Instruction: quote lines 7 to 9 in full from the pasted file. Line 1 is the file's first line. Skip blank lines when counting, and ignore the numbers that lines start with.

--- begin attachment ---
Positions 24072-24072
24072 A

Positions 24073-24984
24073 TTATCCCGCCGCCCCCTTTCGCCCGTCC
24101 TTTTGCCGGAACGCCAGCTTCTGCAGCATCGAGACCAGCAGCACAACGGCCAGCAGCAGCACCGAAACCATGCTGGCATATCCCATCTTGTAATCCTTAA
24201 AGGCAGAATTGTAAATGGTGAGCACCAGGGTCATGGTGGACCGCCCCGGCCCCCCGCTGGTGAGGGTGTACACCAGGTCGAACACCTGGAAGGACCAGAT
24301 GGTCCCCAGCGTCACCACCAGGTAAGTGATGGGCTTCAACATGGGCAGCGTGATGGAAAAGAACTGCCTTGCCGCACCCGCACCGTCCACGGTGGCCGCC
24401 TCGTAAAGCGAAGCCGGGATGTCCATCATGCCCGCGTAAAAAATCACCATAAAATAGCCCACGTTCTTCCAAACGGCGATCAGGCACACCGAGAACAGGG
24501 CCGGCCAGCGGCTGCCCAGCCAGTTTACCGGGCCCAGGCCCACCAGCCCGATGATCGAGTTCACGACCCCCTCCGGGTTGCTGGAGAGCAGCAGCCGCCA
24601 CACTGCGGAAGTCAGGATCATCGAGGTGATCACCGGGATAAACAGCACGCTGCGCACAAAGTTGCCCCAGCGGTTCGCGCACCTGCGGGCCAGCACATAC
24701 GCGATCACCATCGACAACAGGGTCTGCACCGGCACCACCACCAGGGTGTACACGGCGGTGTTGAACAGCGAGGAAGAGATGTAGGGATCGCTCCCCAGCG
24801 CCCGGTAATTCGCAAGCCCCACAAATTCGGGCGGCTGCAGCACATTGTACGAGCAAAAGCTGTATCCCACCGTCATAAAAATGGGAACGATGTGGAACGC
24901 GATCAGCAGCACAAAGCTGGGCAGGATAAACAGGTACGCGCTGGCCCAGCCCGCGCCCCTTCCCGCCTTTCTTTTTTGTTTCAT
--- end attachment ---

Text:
24301 GGTCCCCAGCGTCACCACCAGGTAAGTGATGGGCTTCAACATGGGCAGCGTGATGGAAAAGAACTGCCTTGCCGCACCCGCACCGTCCACGGTGGCCGCC
24401 TCGTAAAGCGAAGCCGGGATGTCCATCATGCCCGCGTAAAAAATCACCATAAAATAGCCCACGTTCTTCCAAACGGCGATCAGGCACACCGAGAACAGGG
24501 CCGGCCAGCGGCTGCCCAGCCAGTTTACCGGGCCCAGGCCCACCAGCCCGATGATCGAGTTCACGACCCCCTCCGGGTTGCTGGAGAGCAGCAGCCGCCA